The tsunami of new employment laws and regulations in the last two months has challenged employers and human resources professionals, created a host of new employee rights, and caused many bouts of compliance head-scratching.
Earlier this year, Governor Murphy signed a package of legislation aimed at tightening worker misclassification enforcement in New Jersey. One of these new measures, Assembly Bill 5843, established a new posting requirement for employers.
Wrapped up in the pending NYC Essential Workers Bill of Rights is legislation that would expand the city’s Earned Sick and Safe Time Act to cover many workers currently classified as independent contractors.
The Court of Appeal in The Hague recently held that the Employment and Security Act precludes secondment agencies from terminating contracts with workers who are ill or injured at work, despite terms allowing such terminations in collective agreements.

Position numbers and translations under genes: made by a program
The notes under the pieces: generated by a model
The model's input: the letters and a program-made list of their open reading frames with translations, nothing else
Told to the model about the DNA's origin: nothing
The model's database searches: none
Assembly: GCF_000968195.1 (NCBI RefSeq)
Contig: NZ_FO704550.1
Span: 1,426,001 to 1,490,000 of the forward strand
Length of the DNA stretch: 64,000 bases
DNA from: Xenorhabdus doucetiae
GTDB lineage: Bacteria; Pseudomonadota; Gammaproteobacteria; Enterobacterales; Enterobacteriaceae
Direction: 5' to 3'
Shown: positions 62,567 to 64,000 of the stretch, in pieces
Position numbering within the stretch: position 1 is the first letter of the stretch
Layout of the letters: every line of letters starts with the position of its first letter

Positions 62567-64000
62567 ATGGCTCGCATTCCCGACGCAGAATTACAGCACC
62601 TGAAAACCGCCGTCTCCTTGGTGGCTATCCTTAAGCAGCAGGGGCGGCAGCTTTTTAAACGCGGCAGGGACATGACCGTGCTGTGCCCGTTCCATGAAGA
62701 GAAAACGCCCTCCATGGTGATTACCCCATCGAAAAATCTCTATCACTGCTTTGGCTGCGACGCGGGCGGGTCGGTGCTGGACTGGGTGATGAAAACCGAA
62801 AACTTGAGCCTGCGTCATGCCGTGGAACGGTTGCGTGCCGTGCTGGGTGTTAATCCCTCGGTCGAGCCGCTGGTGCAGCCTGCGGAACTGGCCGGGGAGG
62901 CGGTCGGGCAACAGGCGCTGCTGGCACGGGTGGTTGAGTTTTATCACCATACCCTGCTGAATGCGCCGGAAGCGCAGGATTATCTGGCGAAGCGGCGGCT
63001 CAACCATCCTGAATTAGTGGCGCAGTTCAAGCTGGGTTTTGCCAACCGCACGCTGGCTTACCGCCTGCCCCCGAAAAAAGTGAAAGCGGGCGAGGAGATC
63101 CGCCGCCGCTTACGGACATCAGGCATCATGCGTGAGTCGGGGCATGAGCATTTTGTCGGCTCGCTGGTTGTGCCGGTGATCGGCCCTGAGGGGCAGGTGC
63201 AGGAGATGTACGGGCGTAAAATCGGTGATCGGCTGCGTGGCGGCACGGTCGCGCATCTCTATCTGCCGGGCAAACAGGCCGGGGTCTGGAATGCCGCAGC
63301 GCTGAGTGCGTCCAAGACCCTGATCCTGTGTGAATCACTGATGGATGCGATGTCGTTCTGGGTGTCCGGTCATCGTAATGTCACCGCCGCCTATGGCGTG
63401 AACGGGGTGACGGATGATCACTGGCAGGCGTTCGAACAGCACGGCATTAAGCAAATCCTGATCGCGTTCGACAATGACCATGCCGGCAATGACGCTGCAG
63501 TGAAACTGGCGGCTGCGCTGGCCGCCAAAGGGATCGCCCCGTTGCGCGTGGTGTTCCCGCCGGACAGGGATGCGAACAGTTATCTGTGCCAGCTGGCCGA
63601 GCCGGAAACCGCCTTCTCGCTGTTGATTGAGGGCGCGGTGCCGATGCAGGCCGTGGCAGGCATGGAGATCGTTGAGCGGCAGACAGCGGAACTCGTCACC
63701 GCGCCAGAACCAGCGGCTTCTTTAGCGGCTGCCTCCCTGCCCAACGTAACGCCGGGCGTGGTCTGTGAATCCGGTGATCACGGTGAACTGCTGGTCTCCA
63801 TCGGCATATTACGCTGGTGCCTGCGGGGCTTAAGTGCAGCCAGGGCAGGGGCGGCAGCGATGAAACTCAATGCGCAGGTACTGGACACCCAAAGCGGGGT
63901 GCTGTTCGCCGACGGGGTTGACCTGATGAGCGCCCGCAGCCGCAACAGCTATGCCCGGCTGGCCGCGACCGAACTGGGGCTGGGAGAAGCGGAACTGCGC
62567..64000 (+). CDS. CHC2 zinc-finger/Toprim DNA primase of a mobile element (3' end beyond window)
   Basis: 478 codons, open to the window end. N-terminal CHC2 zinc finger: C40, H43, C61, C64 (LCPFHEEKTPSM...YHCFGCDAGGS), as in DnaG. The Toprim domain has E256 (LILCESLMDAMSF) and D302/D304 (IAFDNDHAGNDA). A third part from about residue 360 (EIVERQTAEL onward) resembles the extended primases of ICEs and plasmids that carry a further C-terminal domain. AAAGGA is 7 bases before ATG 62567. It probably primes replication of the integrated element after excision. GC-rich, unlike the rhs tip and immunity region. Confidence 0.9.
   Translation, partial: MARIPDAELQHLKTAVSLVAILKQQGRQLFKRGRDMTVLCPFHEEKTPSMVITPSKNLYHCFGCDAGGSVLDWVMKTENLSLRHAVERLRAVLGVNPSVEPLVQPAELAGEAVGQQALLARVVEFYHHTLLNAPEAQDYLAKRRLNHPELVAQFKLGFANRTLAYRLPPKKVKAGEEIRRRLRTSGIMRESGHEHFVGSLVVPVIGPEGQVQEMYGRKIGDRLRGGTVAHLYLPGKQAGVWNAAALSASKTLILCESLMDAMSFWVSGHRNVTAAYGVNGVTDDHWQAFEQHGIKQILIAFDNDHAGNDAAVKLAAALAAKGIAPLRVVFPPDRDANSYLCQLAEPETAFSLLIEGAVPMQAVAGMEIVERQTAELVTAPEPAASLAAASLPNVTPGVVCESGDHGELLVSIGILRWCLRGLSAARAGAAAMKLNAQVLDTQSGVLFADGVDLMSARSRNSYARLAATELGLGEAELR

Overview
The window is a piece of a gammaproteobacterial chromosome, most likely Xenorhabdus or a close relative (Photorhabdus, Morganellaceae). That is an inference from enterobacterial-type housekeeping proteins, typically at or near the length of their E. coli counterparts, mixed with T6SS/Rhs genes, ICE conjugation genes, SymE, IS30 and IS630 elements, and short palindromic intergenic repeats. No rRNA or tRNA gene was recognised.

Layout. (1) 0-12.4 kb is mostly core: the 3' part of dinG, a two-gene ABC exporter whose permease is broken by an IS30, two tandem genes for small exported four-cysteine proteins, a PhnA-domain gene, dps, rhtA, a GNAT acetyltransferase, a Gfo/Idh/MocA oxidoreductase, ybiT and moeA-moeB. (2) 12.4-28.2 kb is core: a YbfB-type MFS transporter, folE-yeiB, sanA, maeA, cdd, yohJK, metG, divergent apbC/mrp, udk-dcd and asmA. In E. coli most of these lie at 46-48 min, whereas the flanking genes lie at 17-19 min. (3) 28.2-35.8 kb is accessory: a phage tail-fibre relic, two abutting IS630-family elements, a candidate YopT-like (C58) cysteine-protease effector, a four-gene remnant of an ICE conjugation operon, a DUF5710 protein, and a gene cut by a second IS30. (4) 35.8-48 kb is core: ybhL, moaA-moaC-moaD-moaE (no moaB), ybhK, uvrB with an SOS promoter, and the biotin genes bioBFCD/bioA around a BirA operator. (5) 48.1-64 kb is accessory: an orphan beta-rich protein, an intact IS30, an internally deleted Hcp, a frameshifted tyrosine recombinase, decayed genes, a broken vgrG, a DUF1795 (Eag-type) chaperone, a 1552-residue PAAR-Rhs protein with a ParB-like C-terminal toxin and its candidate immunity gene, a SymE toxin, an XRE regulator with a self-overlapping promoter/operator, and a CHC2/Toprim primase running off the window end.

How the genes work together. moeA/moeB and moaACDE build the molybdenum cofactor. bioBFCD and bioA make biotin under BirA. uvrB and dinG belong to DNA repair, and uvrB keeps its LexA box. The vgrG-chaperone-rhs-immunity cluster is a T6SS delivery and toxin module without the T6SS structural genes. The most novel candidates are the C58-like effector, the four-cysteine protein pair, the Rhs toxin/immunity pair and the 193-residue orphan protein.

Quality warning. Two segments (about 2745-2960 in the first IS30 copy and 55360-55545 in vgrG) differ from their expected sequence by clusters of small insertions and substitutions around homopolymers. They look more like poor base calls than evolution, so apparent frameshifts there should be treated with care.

The Department of Labor has clarified that gig workers qualify as “unemployed” under the Pandemic Unemployment Assistance (PUA) Program when they lose a significant amount of business because of COVID-19.
When the Democrats took control of the General Assembly in addition to the governorship in the November 2019 election, many predicted an expansion of workers’ rights. That prediction was realized with the 2020 Virginia General Assembly session.